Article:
While a projected enrolment increase is good news for the Vernon School District, the rest of the picture isn’t so positive.
After approving its preliminary budget, the board has announced that there will be job cuts for the 2014/15 school year in order to meet the budget shortfall of $1,489,486.
The district is predicting a small enrolment increase at the elementary school level for September.
“While this is very welcome news the district had to reduce expenditures to meet the budget shortfall,” said board chairperson Bill Turanski.
The shortfall is due to the following cost pressures not funded by the Ministry of Education: increased Medical Services Plan costs, increased municipal pension costs, increased Workers’ Compensation rates, increased BC Hydro rates, increased CUPE wage costs, increased teacher and CUPE benefits costs, inflationary costs for supplies.
“I am a bit shocked, because the personnel adjustments are all mostly CUPE and that’s painful,” said CUPE president Mark Olsen.
“We’re getting told that they’re trying to minimize effects to the classroom and yet they’ve made huge cuts to the education assistants.”
Among the expenditure reductions is $342,117 for special education support staff.
“It’s ironic because we’re told that special needs student enrolment is up but they’re cutting it,” said Olsen. “And the problem is that we’re not talking just a couple of people being affected — this is about shaving hours off and cutting jobs.”
Other reductions include $125,000 in transportation routes, and that means more kids will be walking to school. Olsen, a school bus driver, said five routes will be cut, and how the routes will be restructured is not yet clear.
“Definitely more people are going to be walking, but we have yet to see what this looks like because the problem with transportation demographics is that they change, so if the routes are set up now, they won’t necessarily match up in September,” he said. “There is nothing wrong with people walking, but at the same time we’re in a different society and one thing we pride ourselves on is making sure our kids get safely to and from point a to b.”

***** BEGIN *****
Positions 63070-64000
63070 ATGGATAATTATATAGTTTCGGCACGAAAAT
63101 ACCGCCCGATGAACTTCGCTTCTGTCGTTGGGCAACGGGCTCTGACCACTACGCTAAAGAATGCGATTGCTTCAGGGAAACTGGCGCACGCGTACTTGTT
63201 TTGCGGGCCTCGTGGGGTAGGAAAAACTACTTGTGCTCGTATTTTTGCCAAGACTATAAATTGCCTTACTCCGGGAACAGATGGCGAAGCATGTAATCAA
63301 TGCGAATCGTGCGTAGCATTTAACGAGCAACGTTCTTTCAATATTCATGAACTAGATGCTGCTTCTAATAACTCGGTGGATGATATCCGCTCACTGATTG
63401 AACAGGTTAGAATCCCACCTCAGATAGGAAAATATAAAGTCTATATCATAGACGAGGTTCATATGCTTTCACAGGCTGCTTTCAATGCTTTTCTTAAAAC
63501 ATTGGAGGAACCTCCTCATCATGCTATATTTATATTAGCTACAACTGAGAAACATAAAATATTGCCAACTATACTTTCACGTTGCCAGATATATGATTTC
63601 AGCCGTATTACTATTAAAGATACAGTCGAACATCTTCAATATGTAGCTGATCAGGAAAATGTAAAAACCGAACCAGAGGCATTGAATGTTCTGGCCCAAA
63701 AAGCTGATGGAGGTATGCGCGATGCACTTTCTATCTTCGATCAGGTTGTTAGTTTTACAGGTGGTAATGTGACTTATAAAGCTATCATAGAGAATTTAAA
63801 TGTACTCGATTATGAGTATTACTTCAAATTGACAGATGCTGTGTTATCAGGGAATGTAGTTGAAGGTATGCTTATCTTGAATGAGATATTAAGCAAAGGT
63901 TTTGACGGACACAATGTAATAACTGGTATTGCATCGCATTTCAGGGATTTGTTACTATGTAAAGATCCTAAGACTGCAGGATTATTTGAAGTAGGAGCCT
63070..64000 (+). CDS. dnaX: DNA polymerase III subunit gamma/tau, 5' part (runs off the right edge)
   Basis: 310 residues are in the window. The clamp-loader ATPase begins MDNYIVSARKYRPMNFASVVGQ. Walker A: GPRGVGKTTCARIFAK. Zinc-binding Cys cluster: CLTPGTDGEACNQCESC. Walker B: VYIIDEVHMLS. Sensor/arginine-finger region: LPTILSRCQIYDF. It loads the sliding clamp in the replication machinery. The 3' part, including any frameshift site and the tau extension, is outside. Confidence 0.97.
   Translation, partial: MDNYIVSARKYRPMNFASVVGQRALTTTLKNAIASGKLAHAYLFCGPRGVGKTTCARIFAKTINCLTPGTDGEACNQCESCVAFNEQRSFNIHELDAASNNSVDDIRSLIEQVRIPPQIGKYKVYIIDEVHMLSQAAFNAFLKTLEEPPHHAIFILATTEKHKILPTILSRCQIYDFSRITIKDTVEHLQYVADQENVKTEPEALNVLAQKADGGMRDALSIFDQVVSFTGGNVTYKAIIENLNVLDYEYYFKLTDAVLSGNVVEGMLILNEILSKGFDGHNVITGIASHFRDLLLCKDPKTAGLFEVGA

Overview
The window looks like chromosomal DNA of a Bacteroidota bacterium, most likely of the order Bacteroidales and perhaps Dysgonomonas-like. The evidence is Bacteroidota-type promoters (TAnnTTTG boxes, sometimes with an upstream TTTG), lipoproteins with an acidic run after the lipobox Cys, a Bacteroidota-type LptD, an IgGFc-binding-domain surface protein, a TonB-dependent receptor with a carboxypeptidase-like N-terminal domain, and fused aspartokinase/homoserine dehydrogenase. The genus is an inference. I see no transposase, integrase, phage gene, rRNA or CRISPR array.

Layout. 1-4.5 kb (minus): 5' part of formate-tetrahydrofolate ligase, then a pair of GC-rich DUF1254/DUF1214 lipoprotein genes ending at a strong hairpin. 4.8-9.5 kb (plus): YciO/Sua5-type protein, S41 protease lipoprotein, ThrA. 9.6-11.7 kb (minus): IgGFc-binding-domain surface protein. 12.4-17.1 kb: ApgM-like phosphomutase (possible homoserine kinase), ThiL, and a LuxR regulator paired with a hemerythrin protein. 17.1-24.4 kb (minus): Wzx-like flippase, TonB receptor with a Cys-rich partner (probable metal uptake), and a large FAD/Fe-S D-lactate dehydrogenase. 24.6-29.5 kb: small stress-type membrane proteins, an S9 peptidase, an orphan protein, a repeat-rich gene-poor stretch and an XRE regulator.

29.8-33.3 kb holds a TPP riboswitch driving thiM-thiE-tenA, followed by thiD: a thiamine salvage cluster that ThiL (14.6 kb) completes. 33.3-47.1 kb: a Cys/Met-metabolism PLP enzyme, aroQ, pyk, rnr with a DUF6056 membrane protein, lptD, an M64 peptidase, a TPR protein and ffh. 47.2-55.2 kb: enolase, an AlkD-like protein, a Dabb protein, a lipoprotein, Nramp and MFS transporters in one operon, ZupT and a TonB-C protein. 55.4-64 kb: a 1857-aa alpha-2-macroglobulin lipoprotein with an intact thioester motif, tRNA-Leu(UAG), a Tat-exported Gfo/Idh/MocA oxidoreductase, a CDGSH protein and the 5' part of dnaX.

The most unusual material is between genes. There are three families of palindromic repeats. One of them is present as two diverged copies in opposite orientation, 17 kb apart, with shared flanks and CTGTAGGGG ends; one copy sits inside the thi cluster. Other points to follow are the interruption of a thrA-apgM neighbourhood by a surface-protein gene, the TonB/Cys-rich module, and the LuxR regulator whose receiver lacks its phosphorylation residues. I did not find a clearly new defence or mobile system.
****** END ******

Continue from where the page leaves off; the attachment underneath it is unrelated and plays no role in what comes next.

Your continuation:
Other expenditure reductions approved by the board include district office expenditures of $133,667; reduction in maintenance expenditures of $84,306; reduction in library staffing of $96,987; reduction in school clerical staffing of $61,475; reduction in school vice-principal staffing of $64,500; reduction in school supply budgets of $64,155; and reallocation of anticipated year-end surplus of $517,279
“When you see the numbers for restructuring, it affects more than a straight line equation and it’s still starting to sink in,” said Olsen.
“I’m sympathetic to the district, but we’re bearing the brunt of these cuts. Where is our government, where is their concern for public education.”
Vernon Teachers’ Association president Heather Malcolm said she is sympathetic to support staff.
“It’s not good news for CUPE, as they are bearing the brunt of the cuts,” she said. “We are used to the recall list because of our collective agreement, but there will be layoffs of teachers, but how many will be recalled I don’t know.
“And as much as we’re told they want to keep cuts away from the classroom, students are being affected. MSP and Hydro premiums are operational costs, so why aren’t they being funded? We are not a have-not province, but our kids receive less than the national average.”
Turanski said the board continues to be concerned about the devastating annual underfunding of the education system provided by the government.
“Difficult decisions that affect valued employees have been made to balance the budget,” he said. “These cost reductions will result in some reallocation of staff. For some staff members it will translate into reduced hours of work while for others it will result in layoffs. We are currently proceeding with this staff restructuring process.
“It is hoped that with continued future enrolment growth and the Minister of Education’s commitment to examine the funding formula the district will not need to make future cuts.”
He said the board would like to express its thanks to partner groups and community members for their suggested ways of reducing costs, with some suggestions included in the preliminary budget and others being considered for the long term.
“We would also like to recognize the outstanding work our teachers, administrators, maintenance and support staff are providing to students given fewer available resources,” said Turanski.